Take a long look at the swirling stars at night and you can see the universe is breathing.
The breath, in its entirety, is the animating force; quantum level particles are here AND there...inhaling/ exhaling – wave and particle; all vibrating with possibilities.
We can breathe with that energy now! We only need to get out of the way of ourselves.
A Taoist proverb says: “ empty the mind and fill the belly” . Can you really do that? Are you breathing in to your fullest potential without over thinking or being emotionally attached? Can you breathe out, letting go and allowing yourself to resonate with the universe?
Healthy breathing works every cell in the body. It helps absorb nutrients and expels waste, creating a more energy efficient cellular respiration. In biology, it is represented as ATP and the Krebs cycle and this extrinsic energy exchange happens at the cellular level working on the intrinsic energy.
Breathing is our life and it is who we are. We need clean air, water and food containing proteins, fats, and carbohydrates. Breathing helps with the elimination of waste products through inhalation/exhalation, urination, perspiration, defecation.
In Taoist alchemy, correct breathing helps you achieve optimal health and longevity. It begins by becoming aware of the lower abdominal area called the lower Dan Tien or 'field of elixir'. By concentrating on the movement and relaxation, the breath eventually gets smoother. And with sustained conscious awareness, a pumping action begins to develop, condensing chi energy to the area. This pumping improves circulation and allows the body to create more internal“space” or “air”.
Our vitality is directly dependent on correct breathing, but what about our emotions and mental health? The breath must be the center of study because it is the center of self. Practicing mindful breathing helps us connect to the inside and outside world. It gives us opportunities to receive insight into our habitual mental patterns. Overtime, breathing becomes easier in times of emotional crisis, pain, and despair.
Correct breathing, or mindful breathing, affects our whole body system. When we practice mindful breathing, we are practicing a state of mind and body. This is where the two connect to become whole; we need this in order to survive the journey of selfhood.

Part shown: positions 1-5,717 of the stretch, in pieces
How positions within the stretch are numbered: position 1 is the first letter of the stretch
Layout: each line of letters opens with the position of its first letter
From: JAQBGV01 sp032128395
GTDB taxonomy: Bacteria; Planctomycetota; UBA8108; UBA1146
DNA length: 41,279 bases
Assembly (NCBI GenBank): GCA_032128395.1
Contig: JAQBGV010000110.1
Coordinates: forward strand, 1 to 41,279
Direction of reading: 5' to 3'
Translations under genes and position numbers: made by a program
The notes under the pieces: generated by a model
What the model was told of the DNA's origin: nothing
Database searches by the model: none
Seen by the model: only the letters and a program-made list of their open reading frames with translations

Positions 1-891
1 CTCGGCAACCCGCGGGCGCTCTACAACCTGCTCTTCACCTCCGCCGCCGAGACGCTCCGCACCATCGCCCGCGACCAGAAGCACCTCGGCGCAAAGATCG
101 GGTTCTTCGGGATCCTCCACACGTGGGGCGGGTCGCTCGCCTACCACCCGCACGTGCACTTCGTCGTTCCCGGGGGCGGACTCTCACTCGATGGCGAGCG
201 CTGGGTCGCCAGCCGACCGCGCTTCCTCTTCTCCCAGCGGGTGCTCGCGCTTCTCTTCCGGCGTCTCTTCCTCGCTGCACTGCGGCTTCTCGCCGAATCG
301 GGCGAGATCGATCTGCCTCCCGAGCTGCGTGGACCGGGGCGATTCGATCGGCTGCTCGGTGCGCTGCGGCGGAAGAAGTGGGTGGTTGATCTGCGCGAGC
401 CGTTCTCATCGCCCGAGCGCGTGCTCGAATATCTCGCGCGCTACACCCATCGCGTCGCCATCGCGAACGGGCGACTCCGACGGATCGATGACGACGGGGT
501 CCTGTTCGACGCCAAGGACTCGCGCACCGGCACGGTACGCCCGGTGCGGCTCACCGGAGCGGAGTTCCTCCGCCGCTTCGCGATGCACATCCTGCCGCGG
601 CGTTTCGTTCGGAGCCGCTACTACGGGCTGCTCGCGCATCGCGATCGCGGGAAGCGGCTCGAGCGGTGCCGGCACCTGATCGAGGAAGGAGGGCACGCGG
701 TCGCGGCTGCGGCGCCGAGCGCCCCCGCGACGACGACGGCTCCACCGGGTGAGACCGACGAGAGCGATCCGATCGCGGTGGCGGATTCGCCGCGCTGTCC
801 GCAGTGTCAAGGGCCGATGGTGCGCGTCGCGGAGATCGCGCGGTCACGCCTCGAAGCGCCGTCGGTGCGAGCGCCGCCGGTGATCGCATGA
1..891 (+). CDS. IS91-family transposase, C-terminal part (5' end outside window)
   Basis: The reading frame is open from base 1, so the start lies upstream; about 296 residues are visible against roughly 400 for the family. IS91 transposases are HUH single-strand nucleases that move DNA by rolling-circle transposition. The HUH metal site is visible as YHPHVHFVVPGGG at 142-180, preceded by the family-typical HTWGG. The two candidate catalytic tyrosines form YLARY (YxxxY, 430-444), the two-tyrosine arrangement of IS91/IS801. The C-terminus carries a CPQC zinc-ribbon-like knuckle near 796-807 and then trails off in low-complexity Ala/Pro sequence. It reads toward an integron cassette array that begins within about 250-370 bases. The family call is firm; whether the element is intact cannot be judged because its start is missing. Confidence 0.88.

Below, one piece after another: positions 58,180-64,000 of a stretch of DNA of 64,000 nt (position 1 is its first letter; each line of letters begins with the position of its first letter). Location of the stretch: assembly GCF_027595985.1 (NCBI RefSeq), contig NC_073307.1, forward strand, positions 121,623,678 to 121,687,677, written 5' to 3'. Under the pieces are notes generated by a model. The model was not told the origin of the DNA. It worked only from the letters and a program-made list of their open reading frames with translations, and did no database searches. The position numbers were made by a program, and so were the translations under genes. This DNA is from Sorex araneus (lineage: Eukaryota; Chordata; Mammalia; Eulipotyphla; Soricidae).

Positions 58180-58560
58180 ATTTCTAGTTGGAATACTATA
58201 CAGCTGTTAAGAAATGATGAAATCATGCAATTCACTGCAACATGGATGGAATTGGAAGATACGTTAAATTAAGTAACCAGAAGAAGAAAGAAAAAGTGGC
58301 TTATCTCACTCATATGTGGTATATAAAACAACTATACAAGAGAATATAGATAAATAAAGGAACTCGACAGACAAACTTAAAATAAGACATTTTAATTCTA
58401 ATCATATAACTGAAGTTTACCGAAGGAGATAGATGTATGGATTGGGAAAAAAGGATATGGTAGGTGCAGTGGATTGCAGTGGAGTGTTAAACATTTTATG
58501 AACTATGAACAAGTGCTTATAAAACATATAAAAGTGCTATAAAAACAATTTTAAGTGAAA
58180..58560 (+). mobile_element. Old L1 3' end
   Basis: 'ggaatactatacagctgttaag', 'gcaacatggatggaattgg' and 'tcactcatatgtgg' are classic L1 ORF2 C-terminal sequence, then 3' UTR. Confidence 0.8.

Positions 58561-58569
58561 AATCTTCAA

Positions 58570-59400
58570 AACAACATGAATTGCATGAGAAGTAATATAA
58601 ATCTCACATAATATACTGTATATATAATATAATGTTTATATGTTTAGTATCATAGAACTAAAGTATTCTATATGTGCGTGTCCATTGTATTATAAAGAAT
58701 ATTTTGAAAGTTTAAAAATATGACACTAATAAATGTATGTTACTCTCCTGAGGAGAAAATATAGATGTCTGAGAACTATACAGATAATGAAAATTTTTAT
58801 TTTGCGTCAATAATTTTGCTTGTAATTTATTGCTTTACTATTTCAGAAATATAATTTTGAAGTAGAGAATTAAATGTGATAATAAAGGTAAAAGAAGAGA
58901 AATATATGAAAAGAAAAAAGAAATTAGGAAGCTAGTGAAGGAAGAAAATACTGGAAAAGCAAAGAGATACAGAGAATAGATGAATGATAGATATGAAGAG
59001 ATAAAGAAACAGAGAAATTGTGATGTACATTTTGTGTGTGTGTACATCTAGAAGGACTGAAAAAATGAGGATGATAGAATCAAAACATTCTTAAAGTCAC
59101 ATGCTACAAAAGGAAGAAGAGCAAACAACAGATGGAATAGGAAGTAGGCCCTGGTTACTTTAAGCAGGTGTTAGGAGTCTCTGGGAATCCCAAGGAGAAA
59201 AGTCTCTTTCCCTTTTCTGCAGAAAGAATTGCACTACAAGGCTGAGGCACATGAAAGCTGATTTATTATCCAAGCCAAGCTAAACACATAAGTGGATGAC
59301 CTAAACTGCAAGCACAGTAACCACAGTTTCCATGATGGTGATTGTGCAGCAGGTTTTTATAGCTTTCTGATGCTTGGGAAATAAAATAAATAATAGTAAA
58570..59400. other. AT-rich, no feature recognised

Change brings discomfort and a feeling of defeat. We try anything to help release emotional and physical pain but still feel anxious or depressed. We can be over the hurt but our body is still holding onto the injury- 'memory pain'.
Memory pain is when we continue our habitual patterns of reactions to stressors. This directly affects the way we feel about ourselves and others- mind, body, and soul. In order to begin to change, we need to allow ourselves to let go of memory pain. By letting go, we allow opportunity to change our neural connections that allow us to adapt to new circumstances in a healthy way.
The development of memory pains is unconscious. An example would be the demands of work or school create neural networks, and these networks are important to get the job done. The problem is when the demands are finished and we continue to live in this unconscious mental habit. We've conditioned our mental neural habits that can't be let go or changed. So much of life does not require these kinds of connections, but we end up using these same patterns to try to change. We have created dominant patterns based on stress and when things change, as they inevitably do, we have a nervous system attuned to a specific way of functioning.
When we try to change, like taking up a new exercise regimen or diet, we encounter an internal struggle that limits our ability to adapt. During stressful periods, we eat in certain ways and move or not move in certain ways - we have trained our nervous system for stress. In cases of abuse, injury, or PTSD, the memory pain is there; always influencing how we perceive and respond. A stress pattern is always ready for more stress - it's like a hammer that treats everything like a nail. The hardest part is most of the stress pattern in our nervous system is beyond our conscious control. The pain however can be very real!